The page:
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Alison Moore: The Lighthouse

The Lighthouse surprised everyone, the author included, by being nominated to the 2012 Man Booker Prize short list. It is a surprise because it is published by a small, independent publisher but also because it is Moore’s first novel, though she has written several short stories. It is, as she says, a novel about loss but also a novel about failure. In some respects, the novel is reminiscent of some of Hilary Mantel‘s early fiction, novels that seem to come out of the 1950s and tell of lonely, lower middle class people leading lives of quiet desperation, to quote Thoreau, via Pink Floyd.

Futh is the hero of this novel. We never learn his first name. His grandfather had emigrated from Germany (we only learn why towards the end of the book). Futh and his father had once visited Germany, when Futh was twelve, but it had not been a successful holiday. As we are repeatedly reminded, Futh’s mother, Angela, finds Futh’s father very boring and eventually leaves him to return home to New York. Neither Futh nor his father ever hear from her again, though, on a visit to New York, Futh thinks he sees her on several occasions. Futh has a lonely childhood. He is vaguely friendly with Kenny, who lives next door, but Kenny is not very keen on Futh. Kenny eventually leaves, when his father moves out after Gloria (Kenny’s mother, who does have a first name) is caught in an affair. Futh tends to watch Gloria, though not really sexually, more out of curiosity and she is friendly with him when she sees him. Meanwhile, Futh is lonely at school, while, at home, his father brings a succession of women home before ending up with Gloria.

But this story is, in particular, about a walking trip Futh takes to Germany. He has been married to Angela (same name as his mother) for fifteen years. It has not been a successful marriage. He had known her at school and met her at a university open day but she had not remembered either. They meet when she gives him a lift while he is hitchhiking (he only learns to drive later in life) and she is having a messy affair with a married man which she wishes to end. They marry but we see (though he does not seem to) that she is not entirely faithful. She also has several miscarriages. He is now moving out (she is doing the packing) and he is off to spend a week walking in Germany. He plans to drive, via the ferry, to a town called Hellhaus and walk for a week, with his case being taken by a courier company to the next town, ending up back in Hellhaus. On the ferry, he meets a Dutchman called Carl, who is going to Utrecht, and invites Futh not only to his mother’s house but suggests he stays for the week. That, too, does not work out.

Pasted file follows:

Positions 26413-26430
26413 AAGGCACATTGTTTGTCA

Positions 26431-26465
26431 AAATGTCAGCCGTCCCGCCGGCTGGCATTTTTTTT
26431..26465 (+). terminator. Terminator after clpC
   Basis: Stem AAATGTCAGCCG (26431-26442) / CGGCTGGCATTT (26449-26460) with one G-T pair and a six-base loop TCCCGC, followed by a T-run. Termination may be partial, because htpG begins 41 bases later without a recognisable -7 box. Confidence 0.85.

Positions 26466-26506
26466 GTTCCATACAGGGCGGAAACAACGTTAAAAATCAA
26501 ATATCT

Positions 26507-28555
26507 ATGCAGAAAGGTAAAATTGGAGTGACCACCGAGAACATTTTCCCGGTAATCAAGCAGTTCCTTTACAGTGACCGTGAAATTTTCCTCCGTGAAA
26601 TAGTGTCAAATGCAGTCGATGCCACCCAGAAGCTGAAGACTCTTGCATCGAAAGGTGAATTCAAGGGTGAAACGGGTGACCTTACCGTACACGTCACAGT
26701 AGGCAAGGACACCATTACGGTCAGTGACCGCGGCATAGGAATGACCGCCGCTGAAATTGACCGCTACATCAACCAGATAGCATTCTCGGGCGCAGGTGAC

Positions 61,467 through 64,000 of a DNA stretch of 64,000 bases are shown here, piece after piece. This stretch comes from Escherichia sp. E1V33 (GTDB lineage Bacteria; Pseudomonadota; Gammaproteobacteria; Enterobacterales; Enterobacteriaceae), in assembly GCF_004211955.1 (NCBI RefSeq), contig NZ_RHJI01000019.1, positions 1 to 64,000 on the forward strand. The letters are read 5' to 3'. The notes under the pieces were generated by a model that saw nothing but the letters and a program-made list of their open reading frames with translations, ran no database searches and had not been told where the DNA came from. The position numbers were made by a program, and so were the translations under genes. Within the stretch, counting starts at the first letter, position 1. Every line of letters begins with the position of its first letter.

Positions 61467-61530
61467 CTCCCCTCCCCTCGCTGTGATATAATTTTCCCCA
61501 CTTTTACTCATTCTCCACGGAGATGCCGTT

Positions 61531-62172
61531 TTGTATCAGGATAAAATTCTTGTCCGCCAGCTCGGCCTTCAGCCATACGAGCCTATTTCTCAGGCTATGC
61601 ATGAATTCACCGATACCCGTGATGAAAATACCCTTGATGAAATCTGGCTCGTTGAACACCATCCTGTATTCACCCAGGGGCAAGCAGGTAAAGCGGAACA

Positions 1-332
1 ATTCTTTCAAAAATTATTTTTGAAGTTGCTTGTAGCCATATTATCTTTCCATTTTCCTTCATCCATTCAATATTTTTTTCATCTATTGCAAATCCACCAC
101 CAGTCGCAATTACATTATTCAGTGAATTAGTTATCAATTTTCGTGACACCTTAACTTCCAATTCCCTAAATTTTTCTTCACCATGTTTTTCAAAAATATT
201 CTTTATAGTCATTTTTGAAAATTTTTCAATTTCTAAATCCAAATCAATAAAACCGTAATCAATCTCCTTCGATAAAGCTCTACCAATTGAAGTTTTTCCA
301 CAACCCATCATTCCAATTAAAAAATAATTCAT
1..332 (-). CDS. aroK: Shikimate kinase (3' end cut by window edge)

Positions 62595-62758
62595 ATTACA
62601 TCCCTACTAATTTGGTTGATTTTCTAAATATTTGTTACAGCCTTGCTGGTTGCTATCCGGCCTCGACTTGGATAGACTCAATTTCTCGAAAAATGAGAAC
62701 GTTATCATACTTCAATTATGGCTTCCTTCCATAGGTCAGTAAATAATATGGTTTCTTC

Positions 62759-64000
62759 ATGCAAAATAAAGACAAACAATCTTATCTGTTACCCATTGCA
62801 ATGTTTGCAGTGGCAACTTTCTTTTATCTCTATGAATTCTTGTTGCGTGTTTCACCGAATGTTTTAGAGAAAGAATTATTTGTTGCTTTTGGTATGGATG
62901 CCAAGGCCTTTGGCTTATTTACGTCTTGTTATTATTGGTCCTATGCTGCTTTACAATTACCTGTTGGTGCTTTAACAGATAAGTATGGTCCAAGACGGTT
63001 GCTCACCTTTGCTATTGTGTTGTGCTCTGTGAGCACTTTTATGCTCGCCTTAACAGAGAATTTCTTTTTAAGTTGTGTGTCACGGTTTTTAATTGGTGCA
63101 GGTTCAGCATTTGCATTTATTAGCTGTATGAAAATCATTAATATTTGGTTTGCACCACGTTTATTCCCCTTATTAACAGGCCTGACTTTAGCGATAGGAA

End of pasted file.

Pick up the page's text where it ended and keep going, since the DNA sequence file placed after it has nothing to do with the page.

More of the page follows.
While we follow Futh in his travels, which are beset with problems (blisters, getting lost, missing meals), we also meet Ester, the wife of Bernard, the owner of the hotel in Hellhaus. This, too, is not a happy marriage. Ester had been engaged to Conrad, Bernard’s brother, but switched her affections. Bernard is very jealous and, with reason, as Ester is not faithful to him. He frequently hits her and often shouts at her. While Futh is out walking, we follow Ester and her daily routines. A quick word about the lighthouse. Hellhaus can be translated as light house (though not as lighthouse, which is Lichthaus). However, the lighthouse of the title is an ornate bottle of perfume which Futh’s grandfather had brought over from Germany when he emigrated and which Futh now has and which takes on a symbolic role throughout the book.

This is certainly an interesting novel but I am not sure that it really is Booker Prize quality. It certainly portrays the story of several people – Futh, his father, Gloria, Ester and Bernard – who are not happy with their life and do not really fit in but just drift through the day. Futh and his father both lose their respective wives, though Futh’s father seems more upset at his loss than Futh does at his. Gloria loses her husband (but gains Futh’s father, not necessarily an improvement) while Bernard, as we learn, has lost his great love and Ester has lost Conrad. But, for me, the main feeling is one of ordinary people who seem unable to make much of their lives but just drift along in quiet desperation.

Publishing history

First published 2012 by Salt Publishing